Well, it's been a long time since I took keyboard in lap to give a "day in the life" post.
The long silence itself speaks volumes: the period from Lent to the end of the school year is one, long stretch of craziness in my two parishes, and I think frequently for other pastors. What makes it a little difficult is many think it gets better once Easter comes; I thought so, too, until I became a pastor! What also makes it difficult is the stuff I've added to my plate, beyond what would have been there already.
Here's a run-down, for inquiring minds:
> The obvious busy-ness of Lent and Easter, involving extra confessions, preparation for Holy Week, the preparation of the catechumens and candidates who received their sacraments and full initiation at the Vigil.
> Financial matters: about this time, we start preparing budgets for the school and the parishes. Actually the parish budgets are only very sketchily put together. They can only be finalized once we actually know how many children are enrolled, and how many from each parish, as the school is a joint project. The costs are alloted to each parish based on these figures, which only become firm in the fall.) Also, things have to gear up for parents to enroll in the school for the fall; and I have to make sure all tuition for the current year is caught up--unfortunately, some families straggle. Also, festival planning starts to kick into high gear about now. And, unfortunately, collections sometimes drop off after Easter, as people start heading for their summer haunts. This gets worse as we get past confirmation, first communion, and--the next two weeks--graduation.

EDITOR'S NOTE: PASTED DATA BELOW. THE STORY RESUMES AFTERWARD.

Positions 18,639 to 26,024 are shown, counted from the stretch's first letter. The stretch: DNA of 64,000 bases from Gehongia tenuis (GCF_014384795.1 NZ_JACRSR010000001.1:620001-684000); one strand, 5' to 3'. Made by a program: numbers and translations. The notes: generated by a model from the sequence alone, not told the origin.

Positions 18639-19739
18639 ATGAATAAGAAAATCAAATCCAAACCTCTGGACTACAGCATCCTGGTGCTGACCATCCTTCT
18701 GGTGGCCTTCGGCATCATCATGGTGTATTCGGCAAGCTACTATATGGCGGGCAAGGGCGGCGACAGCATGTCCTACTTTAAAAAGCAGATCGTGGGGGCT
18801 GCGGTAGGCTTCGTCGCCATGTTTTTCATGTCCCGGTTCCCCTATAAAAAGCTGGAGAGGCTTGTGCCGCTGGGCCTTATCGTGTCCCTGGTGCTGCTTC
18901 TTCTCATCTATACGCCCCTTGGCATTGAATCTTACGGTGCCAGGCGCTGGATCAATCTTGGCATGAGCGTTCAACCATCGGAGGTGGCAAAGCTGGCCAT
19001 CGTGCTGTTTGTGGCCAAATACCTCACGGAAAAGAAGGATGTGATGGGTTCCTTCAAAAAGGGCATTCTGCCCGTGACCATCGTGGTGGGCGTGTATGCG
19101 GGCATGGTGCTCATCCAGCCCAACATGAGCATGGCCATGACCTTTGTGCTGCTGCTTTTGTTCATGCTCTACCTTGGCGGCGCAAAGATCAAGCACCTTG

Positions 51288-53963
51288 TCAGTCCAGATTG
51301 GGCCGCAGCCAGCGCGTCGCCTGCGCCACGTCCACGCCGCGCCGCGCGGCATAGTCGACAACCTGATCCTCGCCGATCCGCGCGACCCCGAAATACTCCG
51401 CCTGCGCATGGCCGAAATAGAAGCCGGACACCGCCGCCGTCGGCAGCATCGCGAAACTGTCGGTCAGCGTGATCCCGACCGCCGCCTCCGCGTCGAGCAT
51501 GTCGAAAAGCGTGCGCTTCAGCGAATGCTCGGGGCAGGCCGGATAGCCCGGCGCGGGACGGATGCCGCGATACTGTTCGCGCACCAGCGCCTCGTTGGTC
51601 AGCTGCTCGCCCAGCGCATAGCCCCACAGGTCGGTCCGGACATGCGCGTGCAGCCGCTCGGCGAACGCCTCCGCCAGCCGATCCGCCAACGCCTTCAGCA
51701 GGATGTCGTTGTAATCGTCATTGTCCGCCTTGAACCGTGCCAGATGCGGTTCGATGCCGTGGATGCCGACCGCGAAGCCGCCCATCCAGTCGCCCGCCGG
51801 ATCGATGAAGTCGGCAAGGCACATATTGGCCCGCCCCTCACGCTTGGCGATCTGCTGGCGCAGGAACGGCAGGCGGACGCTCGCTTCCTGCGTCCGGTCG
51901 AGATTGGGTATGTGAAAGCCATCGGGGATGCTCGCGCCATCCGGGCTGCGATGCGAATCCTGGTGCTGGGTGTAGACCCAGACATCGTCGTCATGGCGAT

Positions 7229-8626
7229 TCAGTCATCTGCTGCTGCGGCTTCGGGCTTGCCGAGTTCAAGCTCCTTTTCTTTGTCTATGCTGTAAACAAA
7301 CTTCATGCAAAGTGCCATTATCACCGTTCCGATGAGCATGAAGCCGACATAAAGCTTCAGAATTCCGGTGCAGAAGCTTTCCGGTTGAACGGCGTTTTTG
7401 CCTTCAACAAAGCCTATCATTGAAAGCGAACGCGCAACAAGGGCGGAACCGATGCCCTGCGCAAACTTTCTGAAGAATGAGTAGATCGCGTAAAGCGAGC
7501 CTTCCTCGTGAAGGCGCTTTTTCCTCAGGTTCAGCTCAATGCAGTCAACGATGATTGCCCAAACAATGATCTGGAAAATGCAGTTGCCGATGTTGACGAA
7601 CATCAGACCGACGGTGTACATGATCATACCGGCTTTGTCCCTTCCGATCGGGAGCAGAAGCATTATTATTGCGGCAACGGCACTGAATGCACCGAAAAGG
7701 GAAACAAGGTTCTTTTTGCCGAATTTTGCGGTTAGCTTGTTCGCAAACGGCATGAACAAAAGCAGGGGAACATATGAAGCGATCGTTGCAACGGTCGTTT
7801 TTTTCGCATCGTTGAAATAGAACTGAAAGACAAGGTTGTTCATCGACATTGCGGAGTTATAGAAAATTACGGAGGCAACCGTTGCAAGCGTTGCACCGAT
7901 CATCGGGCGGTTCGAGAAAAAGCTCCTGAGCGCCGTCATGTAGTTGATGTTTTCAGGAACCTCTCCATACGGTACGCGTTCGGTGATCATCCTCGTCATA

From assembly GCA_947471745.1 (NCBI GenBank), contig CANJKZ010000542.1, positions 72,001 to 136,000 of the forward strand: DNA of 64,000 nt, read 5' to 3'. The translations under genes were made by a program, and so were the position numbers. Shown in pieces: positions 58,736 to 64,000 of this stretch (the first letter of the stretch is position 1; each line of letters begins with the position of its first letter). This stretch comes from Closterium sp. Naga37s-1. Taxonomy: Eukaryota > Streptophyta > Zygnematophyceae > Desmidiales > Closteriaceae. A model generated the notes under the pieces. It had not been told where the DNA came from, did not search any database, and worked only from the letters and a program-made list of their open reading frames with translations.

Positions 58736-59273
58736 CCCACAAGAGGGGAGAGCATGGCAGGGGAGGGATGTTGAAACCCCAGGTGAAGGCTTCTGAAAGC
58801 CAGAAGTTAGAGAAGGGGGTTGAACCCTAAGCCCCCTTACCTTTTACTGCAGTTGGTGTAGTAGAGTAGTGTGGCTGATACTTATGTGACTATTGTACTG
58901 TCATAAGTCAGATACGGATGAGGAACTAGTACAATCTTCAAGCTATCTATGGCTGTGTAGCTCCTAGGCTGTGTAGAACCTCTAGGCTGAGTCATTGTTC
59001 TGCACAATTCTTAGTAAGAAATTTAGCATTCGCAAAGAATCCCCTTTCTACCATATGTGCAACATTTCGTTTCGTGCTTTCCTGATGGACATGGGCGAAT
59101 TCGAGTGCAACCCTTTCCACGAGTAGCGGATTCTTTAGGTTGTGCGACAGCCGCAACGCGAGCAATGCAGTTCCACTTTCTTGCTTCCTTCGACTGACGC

> Special projects, oh have I a bunch of these! I have a couple of parishioners who volunteered to set up a "welcome committee"--and I am delighted, but I have to help them with that. I pitched parishioners to help form a stronger prolife committee, but again, we need to get them going.
I have been working with a group from both parishes on a stewardship commission; stewardship meaning, not, "give money" (that's what so many think it means), but rather, it's about inculcating a mindset that recognizes ones blessings of time, talent and treasure, which are given to us to share, and the parish is an important way we share them. Stewardship means fostering a climate and attitude throughout the parish that fosters and invites involvement; that cultivates a greater sense of belonging. If people are involved and feel at home in their parish, they will be more likely to: take an active role in all we do; involve others, leading to more evangelization; and they will naturally share their gifts with the parish.
Well, I really believe this sort of emphasis is important for the long-term; yet in many ways, I've failed to give it due attention. So many pots on the stove...
Another special project is the Corpus Christi Weekend, which is one week away, and no doubt I'm going to be flying by the seat of my pants all week, praying for no rain, at least for one hour next Sunday! If you're anywhere near Piqua, why don't you come on over and join the procession? See a post below for details.
> An increased volume of requests, needs, etc. It just seems like everyone is calling me about something, and I have been getting so much mail. You cannot believe how backed up I was only a few days ago. I couldn't even find time to open all the mail.
Well, that has all settled down somewhat, and I have a huge pile, not on my desk, but in my outbox. My secretary is going to yelp when she sees it!